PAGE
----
One in three nurses in the UK suffers frequent violent attacks at work, which may impact on staff recruitment and retention, new research has found.
A survey published in the journal Occupational Medicine, found that 29% of UK nurses had been involved in violent attacks with patients or their relatives.
The study, based on a survey of 39,894 nurses in 10 European countries, found that the effects of violence led to problems with recruitment and nurses leaving the profession, increased amounts of sick leave and “burnout”.
In France, four in 10 nurses had suffered frequent violent attacks at work, dropping to 28% in Germany.
The authors of the report called for a “sound trust policy” to be put in place to protect staff with incidents to be more carefully monitored.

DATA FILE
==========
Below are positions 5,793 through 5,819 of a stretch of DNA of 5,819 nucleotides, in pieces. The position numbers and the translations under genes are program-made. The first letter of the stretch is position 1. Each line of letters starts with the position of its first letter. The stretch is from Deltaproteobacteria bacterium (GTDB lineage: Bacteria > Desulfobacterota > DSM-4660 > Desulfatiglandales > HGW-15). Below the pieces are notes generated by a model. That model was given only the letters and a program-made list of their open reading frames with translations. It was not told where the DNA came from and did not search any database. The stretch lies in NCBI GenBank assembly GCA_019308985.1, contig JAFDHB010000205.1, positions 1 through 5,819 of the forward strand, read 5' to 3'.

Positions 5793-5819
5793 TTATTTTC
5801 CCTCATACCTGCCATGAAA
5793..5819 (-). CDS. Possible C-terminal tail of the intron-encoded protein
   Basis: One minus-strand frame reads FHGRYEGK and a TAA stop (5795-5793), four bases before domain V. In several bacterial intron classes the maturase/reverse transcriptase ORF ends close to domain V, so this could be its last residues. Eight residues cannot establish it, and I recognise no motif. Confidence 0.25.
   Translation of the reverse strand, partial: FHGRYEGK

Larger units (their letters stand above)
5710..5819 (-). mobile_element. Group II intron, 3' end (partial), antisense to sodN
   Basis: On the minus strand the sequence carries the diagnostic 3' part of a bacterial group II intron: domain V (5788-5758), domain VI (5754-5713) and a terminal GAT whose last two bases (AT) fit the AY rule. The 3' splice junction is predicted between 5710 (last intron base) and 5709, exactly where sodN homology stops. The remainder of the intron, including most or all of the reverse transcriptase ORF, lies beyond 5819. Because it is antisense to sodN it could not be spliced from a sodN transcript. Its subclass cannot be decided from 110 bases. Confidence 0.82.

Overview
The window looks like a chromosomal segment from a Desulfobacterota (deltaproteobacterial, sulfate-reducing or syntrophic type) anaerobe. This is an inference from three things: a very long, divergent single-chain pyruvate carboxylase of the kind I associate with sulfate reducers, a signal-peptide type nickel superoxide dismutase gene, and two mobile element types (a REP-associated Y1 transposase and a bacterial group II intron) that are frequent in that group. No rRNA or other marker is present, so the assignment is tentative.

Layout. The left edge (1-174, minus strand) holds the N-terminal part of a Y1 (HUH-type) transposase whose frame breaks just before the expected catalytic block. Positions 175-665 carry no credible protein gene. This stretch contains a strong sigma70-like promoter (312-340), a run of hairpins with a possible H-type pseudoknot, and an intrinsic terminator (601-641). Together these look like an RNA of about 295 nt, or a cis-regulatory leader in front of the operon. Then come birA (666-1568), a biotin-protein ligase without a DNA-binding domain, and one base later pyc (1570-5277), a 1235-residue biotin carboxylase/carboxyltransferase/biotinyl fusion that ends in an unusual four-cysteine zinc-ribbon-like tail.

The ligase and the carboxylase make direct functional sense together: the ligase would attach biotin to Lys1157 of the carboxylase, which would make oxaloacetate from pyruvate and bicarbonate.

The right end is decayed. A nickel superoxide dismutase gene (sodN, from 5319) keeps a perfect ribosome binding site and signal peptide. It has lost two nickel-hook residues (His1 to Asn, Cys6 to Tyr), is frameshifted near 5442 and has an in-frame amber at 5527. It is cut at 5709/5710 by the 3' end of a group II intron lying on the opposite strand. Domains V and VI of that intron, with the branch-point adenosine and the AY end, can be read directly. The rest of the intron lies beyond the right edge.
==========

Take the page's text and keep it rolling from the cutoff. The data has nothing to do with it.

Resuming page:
“As its effects are varied, including increased sick leave, security costs, litigation, workers’ compensation, and recruitment and retention issues, it is important to address both its psychological and organisational costs,” the authors said.
It follows a joint report by the Healthcare Commission and Royal College of Psychiatrists, published last month, which found that more than half of British nurses on mental health wards had been physically assaulted at work.